Hundreds of family and friends on Saturday celebrated the life of legendary R&B singer Etta James.
She was remembered during a moving service at the City of Refuge church in Gardena as a woman who triumphed against all odds to break down cultural and musical barriers in a style that was unfailingly honest.
The Rev. Al Sharpton eulogized James in a rousing speech, describing her remarkable rise from poverty and pain to become a woman whose music became an enduring anthem for weddings and commercials.
Perhaps most famously, President Barack Obama and the first lady shared their first inaugural ball dance to a version of the song sung by Beyonce.
Sharpton on Saturday opened his remarks by reading a statement from the president.
“Etta will be remembered for her legendary voice and her contributions to our nation's musical heritage,” Obama's statement read.
other ailments, including dementia.
Among the stars performing tributes to James were Stevie Wonder and Christina Aguilera, who told the gathering that she has included “At Last” in every concert she's performed as a tribute to her musical inspiration.
Wonder performed three songs, including “Shelter In the Rain” and a harmonica solo.
James' rose-draped casket was on display, surrounded by wreaths and floral arrangements and pictures of the singer.
Sharpton, who met James when he was an up-and-coming preacher, credited her with helping break down racial barriers through her music.
“She was able to get us on the same rhythms and humming the same ballads and understanding each other's melodies way before we could even use the same hotels,” Sharpton said.
The funeral came a day after hundreds of fans paid tribute Friday to the legendary R&B singer at a public visitation in Inglewood.
James, whose career spanned the latter half of the 20th Century and into the 2000s, died of complications from leukemia on Jan. 20 at age 73.
James, a South L.A. native, began singing as a child at St. Paul Baptist Church in South Los Angeles, where, at the age of 5 or 6, she was noticed by influential jazz pianist “Professor” James Earl Hines, according to City Councilwoman Jan Perry.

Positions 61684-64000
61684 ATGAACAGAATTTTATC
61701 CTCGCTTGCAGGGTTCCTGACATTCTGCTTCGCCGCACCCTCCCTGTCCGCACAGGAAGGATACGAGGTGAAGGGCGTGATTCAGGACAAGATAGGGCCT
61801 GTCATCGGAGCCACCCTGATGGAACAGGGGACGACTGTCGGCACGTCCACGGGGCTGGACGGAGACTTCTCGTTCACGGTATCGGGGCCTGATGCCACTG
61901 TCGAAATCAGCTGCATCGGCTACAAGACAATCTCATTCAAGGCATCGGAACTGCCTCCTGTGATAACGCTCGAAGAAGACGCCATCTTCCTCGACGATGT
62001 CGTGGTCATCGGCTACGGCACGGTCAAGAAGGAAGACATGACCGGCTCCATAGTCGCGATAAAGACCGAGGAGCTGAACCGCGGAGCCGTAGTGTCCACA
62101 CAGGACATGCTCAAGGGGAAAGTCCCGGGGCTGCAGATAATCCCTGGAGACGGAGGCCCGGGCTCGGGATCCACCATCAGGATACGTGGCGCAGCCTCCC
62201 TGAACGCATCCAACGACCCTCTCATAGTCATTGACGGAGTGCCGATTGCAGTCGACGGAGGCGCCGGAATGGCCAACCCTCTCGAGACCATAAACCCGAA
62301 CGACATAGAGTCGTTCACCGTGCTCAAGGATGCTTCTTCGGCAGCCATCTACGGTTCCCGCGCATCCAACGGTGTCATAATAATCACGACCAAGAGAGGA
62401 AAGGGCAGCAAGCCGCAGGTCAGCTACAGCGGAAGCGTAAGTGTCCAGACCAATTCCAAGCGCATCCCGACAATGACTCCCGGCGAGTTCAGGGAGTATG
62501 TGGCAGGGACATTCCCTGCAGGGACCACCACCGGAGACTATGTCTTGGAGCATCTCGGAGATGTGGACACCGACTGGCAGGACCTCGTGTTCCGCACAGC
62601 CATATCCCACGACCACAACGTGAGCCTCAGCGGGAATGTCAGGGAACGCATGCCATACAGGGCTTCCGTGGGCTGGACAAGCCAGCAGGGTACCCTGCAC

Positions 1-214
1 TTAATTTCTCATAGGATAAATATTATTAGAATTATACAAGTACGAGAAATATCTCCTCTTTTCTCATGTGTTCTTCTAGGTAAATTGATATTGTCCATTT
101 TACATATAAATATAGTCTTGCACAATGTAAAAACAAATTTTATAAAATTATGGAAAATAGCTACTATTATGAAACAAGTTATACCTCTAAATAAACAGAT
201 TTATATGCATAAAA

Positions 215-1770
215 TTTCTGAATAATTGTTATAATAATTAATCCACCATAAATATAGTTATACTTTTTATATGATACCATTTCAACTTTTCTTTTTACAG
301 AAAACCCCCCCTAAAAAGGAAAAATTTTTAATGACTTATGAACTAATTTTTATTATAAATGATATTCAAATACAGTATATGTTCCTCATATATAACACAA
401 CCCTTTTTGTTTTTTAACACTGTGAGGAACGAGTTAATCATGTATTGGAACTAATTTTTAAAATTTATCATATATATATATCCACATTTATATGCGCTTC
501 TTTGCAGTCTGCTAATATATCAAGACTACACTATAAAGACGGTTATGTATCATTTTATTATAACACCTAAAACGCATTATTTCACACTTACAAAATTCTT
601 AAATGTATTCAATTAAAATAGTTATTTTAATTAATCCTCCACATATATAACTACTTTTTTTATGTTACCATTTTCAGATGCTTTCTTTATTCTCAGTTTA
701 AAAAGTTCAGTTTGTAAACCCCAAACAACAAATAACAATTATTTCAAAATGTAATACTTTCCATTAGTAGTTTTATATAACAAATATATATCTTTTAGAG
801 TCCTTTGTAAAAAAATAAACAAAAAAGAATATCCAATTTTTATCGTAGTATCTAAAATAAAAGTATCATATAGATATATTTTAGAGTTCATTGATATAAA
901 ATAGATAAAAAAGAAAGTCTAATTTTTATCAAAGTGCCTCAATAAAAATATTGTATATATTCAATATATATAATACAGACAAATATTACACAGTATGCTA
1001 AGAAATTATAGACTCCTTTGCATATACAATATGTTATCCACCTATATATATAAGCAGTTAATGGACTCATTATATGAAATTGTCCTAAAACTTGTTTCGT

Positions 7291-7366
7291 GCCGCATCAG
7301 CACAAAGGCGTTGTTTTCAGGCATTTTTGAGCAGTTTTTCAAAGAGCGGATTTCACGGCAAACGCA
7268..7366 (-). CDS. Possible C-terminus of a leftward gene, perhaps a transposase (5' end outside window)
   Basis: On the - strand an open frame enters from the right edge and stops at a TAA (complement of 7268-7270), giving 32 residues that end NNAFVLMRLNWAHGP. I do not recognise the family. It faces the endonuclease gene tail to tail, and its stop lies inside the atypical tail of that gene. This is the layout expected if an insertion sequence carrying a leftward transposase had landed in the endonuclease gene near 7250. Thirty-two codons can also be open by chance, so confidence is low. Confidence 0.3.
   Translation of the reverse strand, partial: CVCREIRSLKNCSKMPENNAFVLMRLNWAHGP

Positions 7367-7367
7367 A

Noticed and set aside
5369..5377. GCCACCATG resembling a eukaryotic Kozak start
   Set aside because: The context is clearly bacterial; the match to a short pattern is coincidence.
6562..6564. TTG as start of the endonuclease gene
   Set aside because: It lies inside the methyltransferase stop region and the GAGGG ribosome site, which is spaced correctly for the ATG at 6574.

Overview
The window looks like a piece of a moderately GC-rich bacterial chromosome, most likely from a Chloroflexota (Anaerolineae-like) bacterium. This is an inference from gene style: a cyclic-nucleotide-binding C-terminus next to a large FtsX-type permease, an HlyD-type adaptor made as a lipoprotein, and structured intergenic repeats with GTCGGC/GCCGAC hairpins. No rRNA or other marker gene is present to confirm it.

“Her rich voice influenced generations of singers who came after her, from Tina Turner to Bonnie Raitt to Christina Aguilera,” Perry said.
Family members were told late last year that James had chronic leukemia, which led to her death, according to her personal physician. Since March 2010, James has received round-the-clock medical care at her home in Riverside, where she moved in the late 1980s after living in Los Angeles.
Born Jamesetta Hawkins on Jan. 25, 1938, she recorded her first album in 1954 at the age of 16.
James and a trio she formed in her mid-teens called "The Peaches" caught the attention of bandleader Johnny Otis, launching her career at an early age.
She went on to enjoy a prosperous solo career through the 1950s, and, despite battles with heroin addiction, hit her peak in the 1960s, recording popular ballads that included her signature “At Last.”
The Grammy Award winner toured with Otis and other artists and recorded for Modern Records until the late 1950s before achieving her greatest success after signing with pre-eminent 1960s blues label Chess Records.
"All I Could Do Was Cry," "My Dearest Darling," "Trust in Me" and "Don’t Cry, Baby" were among the 60s hits recorded by James. The rise of Chess Records was the subject of the 2008 movie, "Cadillac Records," in which Beyonce Knowles played the role of James.
The singer battled drug addiction through much of her career, but launched a comback in the 1970s. Her 1973 album was nominated for a Grammy and she signed with Warner Brothers Records in the late 1970s.
At the 1984 Summer Olympics in LA, she performed during the opening ceremony. She was inducted into the Rock and Roll Hall of Fame in 1993.
James continued performing into the 1990s, and "Let's Roll" won the Grammy for Best Contemporary Blues Album in 2003. During that same year, James underwent gastric bypass surgery.
James won another Grammy -- Best Traditional Blues Album -- for 2004's "Blues to the Bone."
In addition to her husband and sons Donto and Sametto, James is survived by seven grandchildren.
The James family has asked that donations in her name be made to the Rhythm & Blues Foundation, a nonprofit group created for the historical and cultural preservation of R&B music. Donations can be sent to the foundation in care of Philadelphia International Records, 309A Broad St., Philadelphia, PA, 19107; or to P.O. Box 22438, Philadelphia, PA, 19101.
The Associated Press contributed to this story.